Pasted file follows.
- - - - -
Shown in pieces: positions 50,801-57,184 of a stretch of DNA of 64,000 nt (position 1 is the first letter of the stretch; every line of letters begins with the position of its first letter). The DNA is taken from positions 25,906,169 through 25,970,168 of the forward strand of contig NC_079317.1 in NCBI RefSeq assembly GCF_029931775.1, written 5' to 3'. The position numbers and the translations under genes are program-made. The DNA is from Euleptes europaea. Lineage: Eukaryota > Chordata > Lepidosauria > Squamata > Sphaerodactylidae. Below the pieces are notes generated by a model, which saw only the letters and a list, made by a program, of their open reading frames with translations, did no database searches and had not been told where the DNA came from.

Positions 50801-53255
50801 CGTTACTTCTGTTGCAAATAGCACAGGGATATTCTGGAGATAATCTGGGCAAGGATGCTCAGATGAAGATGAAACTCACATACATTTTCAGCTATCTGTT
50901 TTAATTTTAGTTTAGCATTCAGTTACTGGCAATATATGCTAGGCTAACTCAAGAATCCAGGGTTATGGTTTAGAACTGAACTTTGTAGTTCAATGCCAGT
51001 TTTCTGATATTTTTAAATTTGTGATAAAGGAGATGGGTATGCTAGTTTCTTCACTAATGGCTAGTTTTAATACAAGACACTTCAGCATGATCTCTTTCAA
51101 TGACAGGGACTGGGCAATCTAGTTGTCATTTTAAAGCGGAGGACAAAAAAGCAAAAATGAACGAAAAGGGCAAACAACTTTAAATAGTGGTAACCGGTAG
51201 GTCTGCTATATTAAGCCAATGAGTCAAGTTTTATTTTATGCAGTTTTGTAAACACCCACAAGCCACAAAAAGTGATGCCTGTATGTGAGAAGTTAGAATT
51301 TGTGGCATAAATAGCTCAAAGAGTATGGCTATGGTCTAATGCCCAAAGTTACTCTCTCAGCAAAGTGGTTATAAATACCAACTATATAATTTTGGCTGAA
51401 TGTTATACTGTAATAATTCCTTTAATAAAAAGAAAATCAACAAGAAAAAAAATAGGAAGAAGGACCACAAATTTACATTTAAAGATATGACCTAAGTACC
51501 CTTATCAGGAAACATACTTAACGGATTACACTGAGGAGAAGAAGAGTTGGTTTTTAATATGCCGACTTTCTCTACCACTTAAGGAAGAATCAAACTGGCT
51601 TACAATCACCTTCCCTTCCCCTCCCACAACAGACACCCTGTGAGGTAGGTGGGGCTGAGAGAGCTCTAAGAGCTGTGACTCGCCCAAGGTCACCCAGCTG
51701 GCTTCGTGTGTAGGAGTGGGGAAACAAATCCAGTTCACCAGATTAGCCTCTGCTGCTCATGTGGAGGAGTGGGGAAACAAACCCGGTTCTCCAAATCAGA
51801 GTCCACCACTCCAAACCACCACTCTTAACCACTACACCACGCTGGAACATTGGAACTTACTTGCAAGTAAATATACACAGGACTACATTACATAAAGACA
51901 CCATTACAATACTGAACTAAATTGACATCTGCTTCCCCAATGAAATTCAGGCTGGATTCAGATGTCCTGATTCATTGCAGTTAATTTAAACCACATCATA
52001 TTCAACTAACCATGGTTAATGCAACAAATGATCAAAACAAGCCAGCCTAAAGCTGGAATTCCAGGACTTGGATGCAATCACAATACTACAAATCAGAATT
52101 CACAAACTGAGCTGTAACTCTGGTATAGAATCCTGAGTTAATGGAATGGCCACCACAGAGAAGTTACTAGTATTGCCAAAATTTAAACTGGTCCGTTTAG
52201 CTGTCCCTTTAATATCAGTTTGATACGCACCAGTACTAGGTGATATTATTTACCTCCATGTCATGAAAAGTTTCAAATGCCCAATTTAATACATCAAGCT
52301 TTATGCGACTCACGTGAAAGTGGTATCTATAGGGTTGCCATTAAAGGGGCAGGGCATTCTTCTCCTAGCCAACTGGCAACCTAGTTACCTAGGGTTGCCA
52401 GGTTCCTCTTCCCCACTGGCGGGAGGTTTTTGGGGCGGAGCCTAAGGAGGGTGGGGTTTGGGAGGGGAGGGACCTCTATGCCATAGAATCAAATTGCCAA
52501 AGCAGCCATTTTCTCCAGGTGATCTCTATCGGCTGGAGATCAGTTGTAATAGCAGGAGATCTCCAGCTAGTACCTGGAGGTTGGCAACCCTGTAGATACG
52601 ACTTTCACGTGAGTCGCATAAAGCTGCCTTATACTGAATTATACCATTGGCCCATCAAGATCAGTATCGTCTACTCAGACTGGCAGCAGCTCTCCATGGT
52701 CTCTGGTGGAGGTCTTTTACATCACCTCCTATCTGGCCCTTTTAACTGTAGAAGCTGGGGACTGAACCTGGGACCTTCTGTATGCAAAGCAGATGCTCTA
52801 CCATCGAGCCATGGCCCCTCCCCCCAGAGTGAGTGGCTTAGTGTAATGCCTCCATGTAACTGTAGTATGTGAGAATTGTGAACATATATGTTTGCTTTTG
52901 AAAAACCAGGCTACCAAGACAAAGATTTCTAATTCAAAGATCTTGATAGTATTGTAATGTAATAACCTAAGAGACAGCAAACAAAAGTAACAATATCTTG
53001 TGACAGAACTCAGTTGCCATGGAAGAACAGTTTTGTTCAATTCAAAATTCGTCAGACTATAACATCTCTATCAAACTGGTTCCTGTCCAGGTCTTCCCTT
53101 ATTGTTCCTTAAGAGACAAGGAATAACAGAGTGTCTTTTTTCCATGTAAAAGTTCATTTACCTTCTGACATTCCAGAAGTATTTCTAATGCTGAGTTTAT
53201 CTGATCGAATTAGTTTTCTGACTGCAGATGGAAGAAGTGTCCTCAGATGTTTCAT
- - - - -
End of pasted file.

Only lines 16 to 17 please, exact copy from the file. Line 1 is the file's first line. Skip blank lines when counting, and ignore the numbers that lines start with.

52101 CACAAACTGAGCTGTAACTCTGGTATAGAATCCTGAGTTAATGGAATGGCCACCACAGAGAAGTTACTAGTATTGCCAAAATTTAAACTGGTCCGTTTAG
52201 CTGTCCCTTTAATATCAGTTTGATACGCACCAGTACTAGGTGATATTATTTACCTCCATGTCATGAAAAGTTTCAAATGCCCAATTTAATACATCAAGCT